In this article, I’ll talk about a tip for Dealing with locations conditions as an architecture photographer to get your photos.
I’m fresh off an architectural shoot where I was photographing the Victoria Hospital Heating Plant at sunrise. The key word to that sentence is, sunrise. It could very well be sunset though too.
We were under heat alert warnings and dealing with temperatures that feel like 42-45 degrees Celcius.
But, there was no way I was going to bail on the epic sunrise emerging over and behind the building!
Dealing with Location Conditions
It’s probably not just architecture photographers that deal with unfavourable location conditions. Any photographer chasing light at sunrise or sunset will deal with them, but I’m just speaking from my position.
So, what were these conditions I was dealing with on this shoot?
The Victoria Hospital Heating Plant is pretty much surrounded by fields, other than the commissioner road side of it.
I parked my car and had to make my way into the weeds to capture the images I had been planning in my head for a long time.
Well, within these fields of weeds, I was breakfast for many, many mosquitos. I wish I had been recording a time lapse of me as it would have been comical to see me dancing around.
I believe I was eaten the most, as I captured this photo of the plant:
Was it Worth It for the photos?
I’m seriously paying for these 3 photos now. The number of mosquito bites I have on me kept me up all night, unable to sleep.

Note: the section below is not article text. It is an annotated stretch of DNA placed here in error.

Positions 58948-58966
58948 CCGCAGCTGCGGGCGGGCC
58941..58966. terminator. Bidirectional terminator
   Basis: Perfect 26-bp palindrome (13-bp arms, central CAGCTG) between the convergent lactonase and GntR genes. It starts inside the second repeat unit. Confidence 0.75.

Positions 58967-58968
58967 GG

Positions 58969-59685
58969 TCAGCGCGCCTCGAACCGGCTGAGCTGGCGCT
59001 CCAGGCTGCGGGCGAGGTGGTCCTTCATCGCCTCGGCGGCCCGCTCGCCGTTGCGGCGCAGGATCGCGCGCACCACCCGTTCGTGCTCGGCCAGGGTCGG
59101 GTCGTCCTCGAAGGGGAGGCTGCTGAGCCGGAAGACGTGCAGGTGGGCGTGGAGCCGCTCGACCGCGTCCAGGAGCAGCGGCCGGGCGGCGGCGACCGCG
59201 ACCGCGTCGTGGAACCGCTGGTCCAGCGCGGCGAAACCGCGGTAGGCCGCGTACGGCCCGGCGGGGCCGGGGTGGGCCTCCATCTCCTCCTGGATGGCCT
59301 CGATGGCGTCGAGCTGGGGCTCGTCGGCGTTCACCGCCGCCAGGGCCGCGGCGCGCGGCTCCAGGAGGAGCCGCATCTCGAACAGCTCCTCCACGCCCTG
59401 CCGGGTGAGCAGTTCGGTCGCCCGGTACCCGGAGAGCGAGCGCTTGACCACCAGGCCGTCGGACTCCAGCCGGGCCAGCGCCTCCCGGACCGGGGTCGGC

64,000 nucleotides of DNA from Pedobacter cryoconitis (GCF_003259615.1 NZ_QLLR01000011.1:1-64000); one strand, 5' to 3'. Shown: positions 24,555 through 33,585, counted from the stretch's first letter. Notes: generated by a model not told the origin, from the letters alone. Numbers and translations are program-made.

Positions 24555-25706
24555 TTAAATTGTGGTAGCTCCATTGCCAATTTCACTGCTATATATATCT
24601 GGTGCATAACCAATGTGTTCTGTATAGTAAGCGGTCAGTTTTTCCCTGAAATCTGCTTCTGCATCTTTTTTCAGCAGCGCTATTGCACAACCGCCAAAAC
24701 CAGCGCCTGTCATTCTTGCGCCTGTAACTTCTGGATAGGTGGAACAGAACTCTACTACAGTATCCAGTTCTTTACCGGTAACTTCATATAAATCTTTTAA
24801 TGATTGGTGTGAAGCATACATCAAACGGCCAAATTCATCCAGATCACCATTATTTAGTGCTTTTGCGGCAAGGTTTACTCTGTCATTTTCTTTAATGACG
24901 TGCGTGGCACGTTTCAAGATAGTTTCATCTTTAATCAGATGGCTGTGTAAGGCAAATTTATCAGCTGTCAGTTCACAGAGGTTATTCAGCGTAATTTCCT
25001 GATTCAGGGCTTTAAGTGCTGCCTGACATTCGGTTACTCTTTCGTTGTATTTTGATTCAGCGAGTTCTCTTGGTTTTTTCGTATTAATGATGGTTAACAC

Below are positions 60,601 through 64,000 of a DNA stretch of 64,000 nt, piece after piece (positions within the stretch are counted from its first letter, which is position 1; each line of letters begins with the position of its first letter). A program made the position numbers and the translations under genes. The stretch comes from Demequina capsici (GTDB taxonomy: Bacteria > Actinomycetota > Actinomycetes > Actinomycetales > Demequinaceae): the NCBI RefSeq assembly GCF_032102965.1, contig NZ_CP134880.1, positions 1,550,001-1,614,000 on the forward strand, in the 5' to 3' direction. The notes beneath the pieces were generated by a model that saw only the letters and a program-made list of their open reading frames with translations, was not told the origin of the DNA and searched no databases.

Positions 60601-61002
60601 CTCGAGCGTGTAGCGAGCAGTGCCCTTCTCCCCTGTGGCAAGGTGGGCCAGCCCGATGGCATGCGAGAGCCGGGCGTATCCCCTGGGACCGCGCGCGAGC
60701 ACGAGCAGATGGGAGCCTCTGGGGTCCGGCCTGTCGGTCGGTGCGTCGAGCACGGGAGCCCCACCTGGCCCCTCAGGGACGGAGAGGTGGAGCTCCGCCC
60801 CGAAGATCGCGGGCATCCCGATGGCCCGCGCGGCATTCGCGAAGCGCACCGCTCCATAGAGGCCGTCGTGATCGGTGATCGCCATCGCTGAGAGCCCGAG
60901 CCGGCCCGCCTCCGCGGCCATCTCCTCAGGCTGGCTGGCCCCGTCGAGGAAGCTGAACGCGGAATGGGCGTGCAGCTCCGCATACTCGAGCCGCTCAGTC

But, it was worth it for these photos. They turned out as I pictured them, but the sunrise really showed up. If I ran back to my car because of all the mosquitos, I would have missed the shots and missed watching an epic sunrise in London.
Don’t worry, I learned something valuable that needs to be in the kit for architecture photography! And, I’ll share what this item is…maybe you’re already on to it.
But first, here’s the 2nd photo framing those smokestacks.
Eventually, You Don’t Notice Those Mosquitos
For my final photo, I don’t remember dealing with any more mosquitos; however, I’m sure I was still being eaten up. At this point, I just didn’t notice any of the bugs anymore. This lack of awareness could have been because I was so into getting this final image of the heating plant. I had to take the shot with the final edited image in mind because of essentially shooting through a fence and barbed wire. If interested, I can share a before and after of this image.
How Could This Issue be Prevented?
Simple, if you’re going out around sunrise or sunset, you should have bug spray or maybe you carry around a citronella candle if you’re extra hip.
Whatever fits in your camera bag, right? Or on your cart! I swear I’m carrying more and more gear every week.
The mosquito issue was something I dealt with for sunrise photos in Mexico, years ago. Thinking back, I really recommend carrying bug spray on your early and late photo shoots.
It’s something I’m getting right away so that I’m always prepared for locations conditions like I just experienced. In fact, I’ve already got some from the store today!
The light at sunrise and sunset is usually top quality. It can make all the difference in creating more dynamic architectural images.
Battling the bugs is one of the aspects we architecture photographers deal with as we chase light during the summer months. I half wonder if it would have had better conditions if I scheduled photography at sunset instead.